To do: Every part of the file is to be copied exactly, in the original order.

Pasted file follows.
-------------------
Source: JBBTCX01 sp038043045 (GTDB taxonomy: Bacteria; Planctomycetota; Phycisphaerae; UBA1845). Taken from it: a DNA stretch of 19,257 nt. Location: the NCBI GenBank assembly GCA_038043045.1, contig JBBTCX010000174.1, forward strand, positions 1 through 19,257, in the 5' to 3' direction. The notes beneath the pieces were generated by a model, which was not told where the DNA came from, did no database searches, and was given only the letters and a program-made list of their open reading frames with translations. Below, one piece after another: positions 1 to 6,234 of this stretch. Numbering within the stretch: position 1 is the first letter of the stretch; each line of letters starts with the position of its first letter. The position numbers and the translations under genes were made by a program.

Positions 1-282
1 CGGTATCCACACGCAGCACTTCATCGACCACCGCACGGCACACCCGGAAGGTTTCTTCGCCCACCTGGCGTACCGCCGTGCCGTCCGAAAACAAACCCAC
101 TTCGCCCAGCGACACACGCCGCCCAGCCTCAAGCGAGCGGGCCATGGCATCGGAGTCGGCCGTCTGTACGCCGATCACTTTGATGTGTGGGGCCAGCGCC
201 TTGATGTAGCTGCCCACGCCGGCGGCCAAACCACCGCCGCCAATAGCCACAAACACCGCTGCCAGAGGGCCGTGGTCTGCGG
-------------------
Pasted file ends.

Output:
Source: JBBTCX01 sp038043045 (GTDB taxonomy: Bacteria; Planctomycetota; Phycisphaerae; UBA1845). Taken from it: a DNA stretch of 19,257 nt. Location: the NCBI GenBank assembly GCA_038043045.1, contig JBBTCX010000174.1, forward strand, positions 1 through 19,257, in the 5' to 3' direction. The notes beneath the pieces were generated by a model, which was not told where the DNA came from, did no database searches, and was given only the letters and a program-made list of their open reading frames with translations. Below, one piece after another: positions 1 to 6,234 of this stretch. Numbering within the stretch: position 1 is the first letter of the stretch; each line of letters starts with the position of its first letter. The position numbers and the translations under genes were made by a program.

Positions 1-282
1 CGGTATCCACACGCAGCACTTCATCGACCACCGCACGGCACACCCGGAAGGTTTCTTCGCCCACCTGGCGTACCGCCGTGCCGTCCGAAAACAAACCCAC
101 TTCGCCCAGCGACACACGCCGCCCAGCCTCAAGCGAGCGGGCCATGGCATCGGAGTCGGCCGTCTGTACGCCGATCACTTTGATGTGTGGGGCCAGCGCC
201 TTGATGTAGCTGCCCACGCCGGCGGCCAAACCACCGCCGCCAATAGCCACAAACACCGCTGCCAGAGGGCCGTGGTCTGCGG